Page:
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Alberta working on its first regulations governing artificial intelligence

No laws regulating the use of artificial intelligence exist in Alberta, but that is going to change soon, provincial officials say.  (CBC - image credit)
No laws regulating the use of artificial intelligence exist in Alberta, but that is going to change soon, provincial officials say. (CBC - image credit)

The Alberta government is developing artificial intelligence regulations that will be ready within the next 18 months, potentially as early as this fall.

That's according to a written statement from the office of the Ministry of Technology and Innovation.

The statement says the regulations will be part of an upcoming privacy protections update, and will "give Albertans the strongest privacy protections in Canada.

"We are also developing protections from deepfake technology to ensure those who create intimate images or video without consent face severe penalties."

Diane McLeod-McKay issued 17 recommendations to the Yukon government related to  the disclosure of the personal information of thousands of government and public sector employees.
Diane McLeod-McKay issued 17 recommendations to the Yukon government related to the disclosure of the personal information of thousands of government and public sector employees.

Diane McLeod is Alberta's information and privacy commissioner. (Submitted by Diane McLeod)

No laws regulating the use of artificial intelligence currently exist in Alberta.

According to Diane McLeod, Alberta's information and privacy commissioner, that needs to change, but it needs to be done right.

"Are we late? Not really," said McLeod, "Do we need to get a regulation in place? Yes, we do. But we need to make sure it's got all the right components."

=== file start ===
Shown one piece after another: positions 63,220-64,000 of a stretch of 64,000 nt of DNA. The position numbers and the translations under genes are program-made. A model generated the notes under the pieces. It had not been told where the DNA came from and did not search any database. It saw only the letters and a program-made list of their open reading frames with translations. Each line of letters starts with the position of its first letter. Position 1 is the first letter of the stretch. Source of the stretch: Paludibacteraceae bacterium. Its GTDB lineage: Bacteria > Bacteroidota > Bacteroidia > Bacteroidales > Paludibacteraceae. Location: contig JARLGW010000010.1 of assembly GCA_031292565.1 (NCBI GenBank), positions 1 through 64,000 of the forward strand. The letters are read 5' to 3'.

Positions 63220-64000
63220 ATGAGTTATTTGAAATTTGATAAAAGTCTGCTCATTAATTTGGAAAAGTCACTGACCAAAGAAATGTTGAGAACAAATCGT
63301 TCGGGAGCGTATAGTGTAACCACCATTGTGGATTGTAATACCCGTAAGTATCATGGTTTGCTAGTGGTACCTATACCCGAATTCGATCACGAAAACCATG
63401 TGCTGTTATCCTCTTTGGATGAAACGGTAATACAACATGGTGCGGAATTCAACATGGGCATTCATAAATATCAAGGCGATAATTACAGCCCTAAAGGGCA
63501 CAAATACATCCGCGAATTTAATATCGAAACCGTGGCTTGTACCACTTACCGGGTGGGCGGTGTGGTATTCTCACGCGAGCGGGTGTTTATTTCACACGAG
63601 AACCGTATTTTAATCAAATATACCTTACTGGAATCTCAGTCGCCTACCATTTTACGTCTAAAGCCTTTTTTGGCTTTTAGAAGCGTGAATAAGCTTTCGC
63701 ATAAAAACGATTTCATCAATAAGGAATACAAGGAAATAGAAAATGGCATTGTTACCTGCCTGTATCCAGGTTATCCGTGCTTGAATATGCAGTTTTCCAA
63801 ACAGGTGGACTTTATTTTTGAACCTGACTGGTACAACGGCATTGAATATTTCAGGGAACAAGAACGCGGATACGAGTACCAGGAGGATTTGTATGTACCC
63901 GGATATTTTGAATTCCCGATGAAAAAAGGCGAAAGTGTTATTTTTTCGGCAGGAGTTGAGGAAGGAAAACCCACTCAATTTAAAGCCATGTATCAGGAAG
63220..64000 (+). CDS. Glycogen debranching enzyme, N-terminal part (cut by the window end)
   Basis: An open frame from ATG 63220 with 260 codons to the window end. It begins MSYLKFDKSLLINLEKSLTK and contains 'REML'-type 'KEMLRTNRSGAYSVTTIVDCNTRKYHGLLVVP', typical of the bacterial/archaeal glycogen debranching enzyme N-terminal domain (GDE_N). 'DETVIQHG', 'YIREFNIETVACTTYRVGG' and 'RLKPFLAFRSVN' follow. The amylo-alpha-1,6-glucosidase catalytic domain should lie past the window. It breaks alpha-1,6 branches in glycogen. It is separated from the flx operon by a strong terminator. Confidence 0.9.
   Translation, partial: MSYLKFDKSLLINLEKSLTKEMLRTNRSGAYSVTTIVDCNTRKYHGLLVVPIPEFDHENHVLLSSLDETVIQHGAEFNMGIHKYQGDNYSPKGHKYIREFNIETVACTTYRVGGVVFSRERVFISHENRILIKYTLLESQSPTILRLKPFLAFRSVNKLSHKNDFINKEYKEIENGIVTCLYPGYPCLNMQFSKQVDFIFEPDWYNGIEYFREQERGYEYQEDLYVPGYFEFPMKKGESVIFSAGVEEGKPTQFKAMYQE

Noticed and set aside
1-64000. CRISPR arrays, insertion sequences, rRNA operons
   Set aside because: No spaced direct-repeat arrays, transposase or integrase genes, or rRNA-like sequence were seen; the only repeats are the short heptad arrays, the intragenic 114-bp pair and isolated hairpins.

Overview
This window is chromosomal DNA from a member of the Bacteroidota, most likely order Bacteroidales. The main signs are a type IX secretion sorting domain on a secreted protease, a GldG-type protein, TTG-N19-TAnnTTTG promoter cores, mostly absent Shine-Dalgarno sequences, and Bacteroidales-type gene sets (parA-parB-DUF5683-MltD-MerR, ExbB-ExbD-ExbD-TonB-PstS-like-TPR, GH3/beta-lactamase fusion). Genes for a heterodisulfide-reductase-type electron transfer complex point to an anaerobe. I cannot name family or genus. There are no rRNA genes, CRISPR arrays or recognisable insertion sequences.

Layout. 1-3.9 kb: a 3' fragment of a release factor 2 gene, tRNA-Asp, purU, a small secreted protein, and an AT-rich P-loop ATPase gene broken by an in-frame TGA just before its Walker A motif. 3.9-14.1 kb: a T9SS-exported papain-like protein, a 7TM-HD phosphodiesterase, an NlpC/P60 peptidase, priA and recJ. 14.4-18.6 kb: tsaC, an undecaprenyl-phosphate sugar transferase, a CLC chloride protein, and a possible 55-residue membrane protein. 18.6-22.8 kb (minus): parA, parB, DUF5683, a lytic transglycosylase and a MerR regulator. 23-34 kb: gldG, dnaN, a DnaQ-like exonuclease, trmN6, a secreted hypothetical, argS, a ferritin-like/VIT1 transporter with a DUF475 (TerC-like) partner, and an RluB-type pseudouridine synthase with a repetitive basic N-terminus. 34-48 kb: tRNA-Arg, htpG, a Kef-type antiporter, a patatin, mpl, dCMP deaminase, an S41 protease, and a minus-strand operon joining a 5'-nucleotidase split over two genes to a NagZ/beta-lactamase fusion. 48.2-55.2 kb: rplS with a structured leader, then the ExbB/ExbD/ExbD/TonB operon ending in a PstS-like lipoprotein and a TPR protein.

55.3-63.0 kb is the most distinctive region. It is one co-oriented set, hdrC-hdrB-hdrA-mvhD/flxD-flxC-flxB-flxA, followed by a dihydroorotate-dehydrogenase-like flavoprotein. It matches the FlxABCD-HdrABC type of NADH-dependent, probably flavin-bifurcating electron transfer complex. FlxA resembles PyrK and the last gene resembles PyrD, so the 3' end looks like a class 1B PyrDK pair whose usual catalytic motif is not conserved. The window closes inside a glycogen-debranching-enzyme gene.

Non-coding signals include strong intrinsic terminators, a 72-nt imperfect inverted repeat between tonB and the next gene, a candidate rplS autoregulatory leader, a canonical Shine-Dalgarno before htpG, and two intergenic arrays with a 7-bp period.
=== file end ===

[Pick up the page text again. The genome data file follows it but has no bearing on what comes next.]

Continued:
McLeod, a lawyer, said figuring out what those right components are takes time.

"There's a lot of unknowns right now because it is such a new technology. We don't really know what it's capable of. We don't know what harms can come from it," she said.

"I am actually speaking to government ... talking to them about the need to develop something that is unique to Alberta."

McLeod was appointed to her role in 2022, after serving nine years in a similar capacity for the Yukon government.

EU, Canada also focused on AI regulations

On Wednesday, the European Union Parliament passed the Artificial Intelligence Act. It's the first governing body in the world to adopt comprehensive AI regulations.

The act bans or limits using AI in some situations.

The EU Parliament says the act "ensures safety and compliance with fundamental rights, while boosting innovation."

Those regulations are on track to take effect in 27 EU nations later this year.

In Canada, a federal bill regulating AI is making its way through Parliament. Bill C-27 is currently being studied by a parliamentary committee. There is no timeline on when — or if — it will become law.

The regulations the Alberta government is developing are distinct from the federal legislation.

AI Lawyer: Rules need to be flexible

No matter the jurisdiction, a University of Calgary assistant professor of law and AI argues rules need to be flexible to keep up with rapid advances in technology — which would help prevent the laws from having to be frequently updated.

"We should be looking more at principles, developing guiding principles as opposed to, you know, developing rigid legislation … interpretation of which can be done by the court," said Gideon Christian.

Privacy Commissioner McLeod agrees.

"It will have to be somewhat flexible as we move ahead, recognizing that legislation is not easily changed sometimes. But it needs to be high enough level so that it can apply in a broad set of circumstances," she said.